True stories with a twist!

Posts tagged ‘EDDIE FISHER’

CROWDS

 

Enormous flocks of people gathered to be part of the historic Women’s March in Washington, D.C. Marches from cities all over the country and around the world were held. The prognosticators were knocked off their highfaluting expert status when they learned of the numbers of women and men who attended.

I was proud of all those who went out of their way to take part.

If I had such good feelings, why didn’t I show that I believe in the march and put my feet together, join the marchers and support their causes? Why did I choose not to attend?

The answer to that question originates from a traumatic experience I had many years ago.

I was a teenager in Queens, New York. Word got around about a big rock concert that was to be held at the Apollo Theater in Harlem. images-3The most popular  performers in the country would be participating for one day.

Groups with the current hit songs of the day, like the Cleftones (who recorded “Can’t We Be Sweethearts” and “Heart and Soul’),

“The Teenagers” (who were students at my school, Jamaica High) who recorded the hit, “Why Do Fools Fall in Love?” (“The Teenagers” used to sing at Jamaica High’s  basketball games.) 

The Shirelles, a woman’s rock group from nearby Passaic, New Jersey. Their big hit was “Will You Love Me Tomorrow.”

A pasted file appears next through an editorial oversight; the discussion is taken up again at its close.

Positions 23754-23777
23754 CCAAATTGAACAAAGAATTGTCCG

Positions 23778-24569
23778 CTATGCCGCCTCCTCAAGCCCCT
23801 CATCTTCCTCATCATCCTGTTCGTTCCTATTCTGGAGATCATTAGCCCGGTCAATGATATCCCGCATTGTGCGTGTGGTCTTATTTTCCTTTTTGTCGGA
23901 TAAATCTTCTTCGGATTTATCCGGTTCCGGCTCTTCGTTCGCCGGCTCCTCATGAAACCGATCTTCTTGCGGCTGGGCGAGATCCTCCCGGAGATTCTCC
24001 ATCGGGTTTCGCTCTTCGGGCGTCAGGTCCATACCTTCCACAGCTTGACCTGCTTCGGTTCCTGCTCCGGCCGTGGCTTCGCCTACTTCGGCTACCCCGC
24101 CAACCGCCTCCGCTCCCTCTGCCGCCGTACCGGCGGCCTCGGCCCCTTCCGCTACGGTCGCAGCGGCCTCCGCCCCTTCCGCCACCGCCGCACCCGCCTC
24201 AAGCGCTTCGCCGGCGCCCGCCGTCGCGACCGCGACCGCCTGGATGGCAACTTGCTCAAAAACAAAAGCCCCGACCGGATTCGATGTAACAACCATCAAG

But most important to me, was that my idol, Eddie Fisher, images-11.jpg

who was to become the husband of Debbie Reynolds and father of Carrie Fisher, was to perform that day. I’ve heard of True Love, but I suffered with True Crush. And a powerful teen aged crush was nothing to scoff at. Remember that Romeo and Juliet were teen agers and you know what happened to them!.

At the time Eddie Fisher had his own television show on NBC. He would sometimes take a break at the NBC commissary. images-12.jpgOne day I was at the commissary and saw him at a table across the room. My shy, insecure teen aged self was outvoted by the teen in love persona, as I boldly propelled my body from my seat and strode over to his table. There was a line of admirers by the time I reached my goal, asking for autographs. When I approached Eddie, he looked me straight in the eye, reached for a photograph of himself and wrote, “How do You Speak to an Angel.” Doesn’t that give you butterflies? But he was merely writing the name of his latest record, not complimenting me!

So now I was going to a show in New York for another chance to see him. I was in heaven!

But when my friends and I got to the theater we were confronted with crowds larger than I had ever seen. Teens were swarming around the entrance door, pushing and screaming in their frenzy to be admitted into the theater.

A strange sound entered the fray; dozens of horse hoofs resounded on the pavement. Suddenly a group of policemen on horseback approached the theater threateningly, toward the large group of teens.images-10 They kept maneuvering the horses closer and closer to the long, cheering  line of us until there was no room to move, no chance to get out of the crowd, no way to escape the mobs of fans. We were  herded off the street and closer to the building. It was the most frightening feeling I had ever known; total helplessness in the wake of those powerful animals and pulsing bodies pushing against us. I couldn’t move or run. I was engulfed and paralyzed in the middle of the swarm: as helpless as a little bug trapped in dripping of sap from a tree.